Herzog is a polarizing figure among moviegoers, or at least among those that know his name. Somewhat beloved online for his strangeness and “memeability” (Herzog quotes, his thoughts on chickens in particular, have a strange kind of cachet online), Grizzly Man (2005) is still probably his best known work despite being nowhere near representative of his oeuvre. He’s bizarre and poetic and his interests span a wide and mysterious canyon. He’s either fascinating or impossibly obtuse, depending on your interpretation.

That said, much of his work fits into two broad categories: documentaries and ... other. The documentaries are more or less straight-forward, at least for Herzog. The subjects cover everything from the death penalty to the Gulf War, each marked by his distinct directorial flair. Meaning you’d never mistake a Herzog documentary for someone else’s; you’d always be able to tell it was his, and not only because of his instantly recognizable voice.

Herzog’s fiction films, though? Well, that’s another story entirely. How on earth does Rescue Dawn (2006) fit in with Nosferatu the Vampyre (1979)? Or Bad Lieutenant: Port of Call New Orleans (2009) with Stroszek (1977)? It feels impossible to say.

But somehow, out of all the Herzog movies I’ve seen, Fitzcarraldo (1982), a nearly three-hour epic about a man trying to pull a steamboat over a mountain in the Amazonian rainforest, feels the most relatable, the most accessible. And for a movie that accomplished incredible things while telling the story of man desperate to do incredible things, this accessibility feels like the greatest achievement of all.

Klaus Kinski plays Fitzcarraldo (really Brian Fitzgerald, but he let’s the locals call him Fitzcarraldo), a bankrupt businessman in Iquitos, a small town in Peru on the banks of the Amazon. Fitz loves the opera and all he wants in the world is to simply make enough money to open his own opera house in the jungle. He eventually decides the quickest way to do this would be to get a steamboat and navigate a route up the Amazon to the Ucayali River where he’d access an impossible to reach section of rubber trees, a veritable gold mine in the early 1900s when the film is set. So he gets a rag-tag crew and sets out on a grand adventure—all in the name of opera.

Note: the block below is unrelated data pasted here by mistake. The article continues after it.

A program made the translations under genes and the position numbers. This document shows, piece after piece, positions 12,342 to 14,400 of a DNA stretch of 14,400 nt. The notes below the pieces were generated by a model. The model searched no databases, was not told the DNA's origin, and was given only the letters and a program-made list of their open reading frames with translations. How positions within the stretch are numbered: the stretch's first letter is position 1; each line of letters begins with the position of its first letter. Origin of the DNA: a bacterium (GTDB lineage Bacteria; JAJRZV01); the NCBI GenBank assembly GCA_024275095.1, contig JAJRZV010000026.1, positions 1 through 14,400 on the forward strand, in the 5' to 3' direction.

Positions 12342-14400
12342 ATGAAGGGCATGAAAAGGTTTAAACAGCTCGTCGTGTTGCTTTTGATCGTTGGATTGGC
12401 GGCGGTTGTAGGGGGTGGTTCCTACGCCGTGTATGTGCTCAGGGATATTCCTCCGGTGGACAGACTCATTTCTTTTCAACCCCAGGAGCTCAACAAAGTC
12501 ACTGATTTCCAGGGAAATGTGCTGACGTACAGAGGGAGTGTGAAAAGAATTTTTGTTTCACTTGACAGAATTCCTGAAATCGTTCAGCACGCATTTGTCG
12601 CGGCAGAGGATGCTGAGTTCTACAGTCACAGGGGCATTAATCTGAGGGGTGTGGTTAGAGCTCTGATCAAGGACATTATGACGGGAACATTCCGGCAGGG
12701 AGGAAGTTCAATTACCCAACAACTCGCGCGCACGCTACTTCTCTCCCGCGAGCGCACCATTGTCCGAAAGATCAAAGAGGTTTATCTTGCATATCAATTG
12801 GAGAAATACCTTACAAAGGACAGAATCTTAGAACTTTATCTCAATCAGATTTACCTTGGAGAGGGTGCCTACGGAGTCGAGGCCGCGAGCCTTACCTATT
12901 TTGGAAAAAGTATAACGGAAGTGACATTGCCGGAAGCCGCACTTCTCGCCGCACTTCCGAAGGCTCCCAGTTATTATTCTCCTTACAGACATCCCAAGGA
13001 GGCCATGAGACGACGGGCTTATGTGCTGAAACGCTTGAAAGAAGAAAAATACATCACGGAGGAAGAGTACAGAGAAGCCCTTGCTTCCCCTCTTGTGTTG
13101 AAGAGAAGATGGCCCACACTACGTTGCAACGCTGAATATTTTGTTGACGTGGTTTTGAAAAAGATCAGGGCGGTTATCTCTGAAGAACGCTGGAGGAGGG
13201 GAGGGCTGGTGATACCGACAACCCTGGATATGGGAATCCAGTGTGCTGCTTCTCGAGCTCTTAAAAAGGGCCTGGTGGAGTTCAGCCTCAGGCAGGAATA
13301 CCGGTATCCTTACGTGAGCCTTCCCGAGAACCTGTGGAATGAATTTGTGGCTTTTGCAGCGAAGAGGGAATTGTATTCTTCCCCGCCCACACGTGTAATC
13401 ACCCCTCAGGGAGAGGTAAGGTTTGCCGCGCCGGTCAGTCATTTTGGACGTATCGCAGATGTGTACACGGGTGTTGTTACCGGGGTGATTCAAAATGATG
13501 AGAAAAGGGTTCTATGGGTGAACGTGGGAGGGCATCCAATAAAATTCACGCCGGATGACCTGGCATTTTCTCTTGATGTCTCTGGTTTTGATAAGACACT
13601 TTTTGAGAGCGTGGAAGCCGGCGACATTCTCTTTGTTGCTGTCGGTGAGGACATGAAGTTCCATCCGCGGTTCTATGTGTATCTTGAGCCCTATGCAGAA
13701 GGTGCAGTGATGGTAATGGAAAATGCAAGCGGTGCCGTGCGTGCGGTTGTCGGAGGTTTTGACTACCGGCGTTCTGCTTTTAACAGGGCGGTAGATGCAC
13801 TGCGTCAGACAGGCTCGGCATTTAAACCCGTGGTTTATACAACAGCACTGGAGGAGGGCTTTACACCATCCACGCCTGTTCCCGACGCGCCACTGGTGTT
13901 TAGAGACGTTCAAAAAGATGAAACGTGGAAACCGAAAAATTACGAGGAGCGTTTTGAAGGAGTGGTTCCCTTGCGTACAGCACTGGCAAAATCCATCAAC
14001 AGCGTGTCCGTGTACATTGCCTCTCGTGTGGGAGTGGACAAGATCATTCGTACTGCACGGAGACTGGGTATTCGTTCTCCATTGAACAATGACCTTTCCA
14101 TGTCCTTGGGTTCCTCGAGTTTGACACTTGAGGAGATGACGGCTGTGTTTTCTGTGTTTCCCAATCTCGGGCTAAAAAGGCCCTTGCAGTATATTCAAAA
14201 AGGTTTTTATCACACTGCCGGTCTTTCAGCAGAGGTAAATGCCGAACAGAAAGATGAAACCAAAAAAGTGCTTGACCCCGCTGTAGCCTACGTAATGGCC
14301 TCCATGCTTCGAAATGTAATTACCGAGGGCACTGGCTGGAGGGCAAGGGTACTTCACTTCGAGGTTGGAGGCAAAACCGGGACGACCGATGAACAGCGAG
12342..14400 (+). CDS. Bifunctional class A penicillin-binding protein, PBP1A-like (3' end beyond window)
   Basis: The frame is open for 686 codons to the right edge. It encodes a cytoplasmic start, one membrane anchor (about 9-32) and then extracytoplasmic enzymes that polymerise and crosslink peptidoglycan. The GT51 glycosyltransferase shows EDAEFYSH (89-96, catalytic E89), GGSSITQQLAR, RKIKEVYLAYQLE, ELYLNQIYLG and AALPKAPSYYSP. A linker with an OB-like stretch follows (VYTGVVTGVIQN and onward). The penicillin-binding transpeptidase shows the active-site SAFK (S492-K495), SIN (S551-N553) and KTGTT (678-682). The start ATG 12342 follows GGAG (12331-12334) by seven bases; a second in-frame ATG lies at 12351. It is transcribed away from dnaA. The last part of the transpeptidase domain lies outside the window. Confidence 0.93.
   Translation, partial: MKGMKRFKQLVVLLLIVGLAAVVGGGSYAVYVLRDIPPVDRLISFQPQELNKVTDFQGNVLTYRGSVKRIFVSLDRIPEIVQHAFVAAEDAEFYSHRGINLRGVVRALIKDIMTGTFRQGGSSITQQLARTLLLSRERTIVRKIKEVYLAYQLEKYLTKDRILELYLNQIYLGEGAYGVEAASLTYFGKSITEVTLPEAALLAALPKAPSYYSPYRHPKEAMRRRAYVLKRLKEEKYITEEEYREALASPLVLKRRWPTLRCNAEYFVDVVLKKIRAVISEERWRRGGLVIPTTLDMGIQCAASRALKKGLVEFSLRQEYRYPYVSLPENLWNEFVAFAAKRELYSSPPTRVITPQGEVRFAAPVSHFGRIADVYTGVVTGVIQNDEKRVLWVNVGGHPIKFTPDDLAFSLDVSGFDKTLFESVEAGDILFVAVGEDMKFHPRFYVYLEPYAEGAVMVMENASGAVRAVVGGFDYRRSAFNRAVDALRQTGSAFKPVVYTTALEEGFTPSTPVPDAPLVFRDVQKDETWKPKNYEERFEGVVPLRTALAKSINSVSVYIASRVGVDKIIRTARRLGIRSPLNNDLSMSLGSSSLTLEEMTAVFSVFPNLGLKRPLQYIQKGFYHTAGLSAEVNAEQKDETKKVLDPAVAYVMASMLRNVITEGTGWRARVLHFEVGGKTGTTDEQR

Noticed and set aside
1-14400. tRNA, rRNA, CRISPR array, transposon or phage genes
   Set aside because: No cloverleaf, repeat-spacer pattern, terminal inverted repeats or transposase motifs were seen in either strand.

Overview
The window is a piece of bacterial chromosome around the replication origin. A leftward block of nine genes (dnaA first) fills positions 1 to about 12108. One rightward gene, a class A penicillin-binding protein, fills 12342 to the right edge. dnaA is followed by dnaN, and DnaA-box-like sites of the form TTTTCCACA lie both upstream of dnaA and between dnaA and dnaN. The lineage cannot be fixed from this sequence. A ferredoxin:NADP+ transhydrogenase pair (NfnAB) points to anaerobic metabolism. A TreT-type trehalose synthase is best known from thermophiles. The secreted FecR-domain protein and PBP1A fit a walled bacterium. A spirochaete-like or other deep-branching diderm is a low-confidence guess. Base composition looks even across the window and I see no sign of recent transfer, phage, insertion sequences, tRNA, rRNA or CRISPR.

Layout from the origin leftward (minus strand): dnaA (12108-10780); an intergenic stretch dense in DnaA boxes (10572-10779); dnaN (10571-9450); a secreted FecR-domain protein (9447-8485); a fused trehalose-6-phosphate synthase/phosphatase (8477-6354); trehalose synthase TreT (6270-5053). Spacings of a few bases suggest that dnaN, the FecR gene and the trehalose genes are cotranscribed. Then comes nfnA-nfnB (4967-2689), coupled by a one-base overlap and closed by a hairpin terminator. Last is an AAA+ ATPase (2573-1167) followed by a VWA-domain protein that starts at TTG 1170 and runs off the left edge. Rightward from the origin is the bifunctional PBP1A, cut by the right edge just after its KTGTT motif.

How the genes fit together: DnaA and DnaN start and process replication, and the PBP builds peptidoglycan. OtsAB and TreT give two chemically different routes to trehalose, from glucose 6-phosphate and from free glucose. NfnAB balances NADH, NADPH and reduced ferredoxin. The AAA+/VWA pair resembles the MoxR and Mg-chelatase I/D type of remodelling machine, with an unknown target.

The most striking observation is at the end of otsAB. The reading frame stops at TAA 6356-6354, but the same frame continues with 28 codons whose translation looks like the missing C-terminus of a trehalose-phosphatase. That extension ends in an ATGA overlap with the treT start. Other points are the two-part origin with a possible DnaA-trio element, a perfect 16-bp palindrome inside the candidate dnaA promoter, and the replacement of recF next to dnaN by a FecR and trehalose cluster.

Kinski’s prowess is undeniable; his Fitzcarraldo is charming in the most heartwarming way. You can’t help but root for him and his wild dreams. At the same time he seems almost unreal against the setting: bright white suit, tan leathery skin, and a shock of hay-colored hair all against a backdrop of thick, unending jungle.

The setting is similar to Aguirre, Wrath of God (1972), but its content couldn’t be more different. In Aguirre, there is violence and death in the jungle and in the hearts of men. Fitzcarraldo finds the absurdity and more importantly, the hope.

And why shouldn’t it? Herzog could not more clearly be a dreamer himself. He describes the way the concept first grabbed hold of him in the prologue to his book, Conquest of the Useless: Reflections from the Making of Fitzcarraldo: “A vision had seized hold of me ... It was the vision of a large steamship scaling a hill under its own steam, working its way up a steep slope in the jungle ... and I, like a stanza in a poem written in an unknown foreign tongue, am shaken to the core.”

The idea gripped Herzog in the same way the thought of the opera grips Fitzcarraldo. Both director and character exhibit the kind of passion that’s either inspirational or madness. Both hurl themselves into the untameable jungle for the sake of art. Both have an uncanny ability to pull others into their schemes.

In some ways, they even brought me to the very same jungle.

I bought Conquest of the Useless as a gift for the man who’d become my husband back in 2009 for our anniversary. I read it a few years later, and the book brought me to the film, but not before it brought me to Iquitos, which is in many ways still the same backwoods river town Herzog and Fitzcarraldo knew. 

Now when I watch Fitzcarraldo, I’m equal parts swept away by the fantastical nature of the story and the power of my own memories. When the sun sets for Fitzcarraldo, I remember the way it set for me, and I can’t think of any other way to experience the film that might please Herzog more.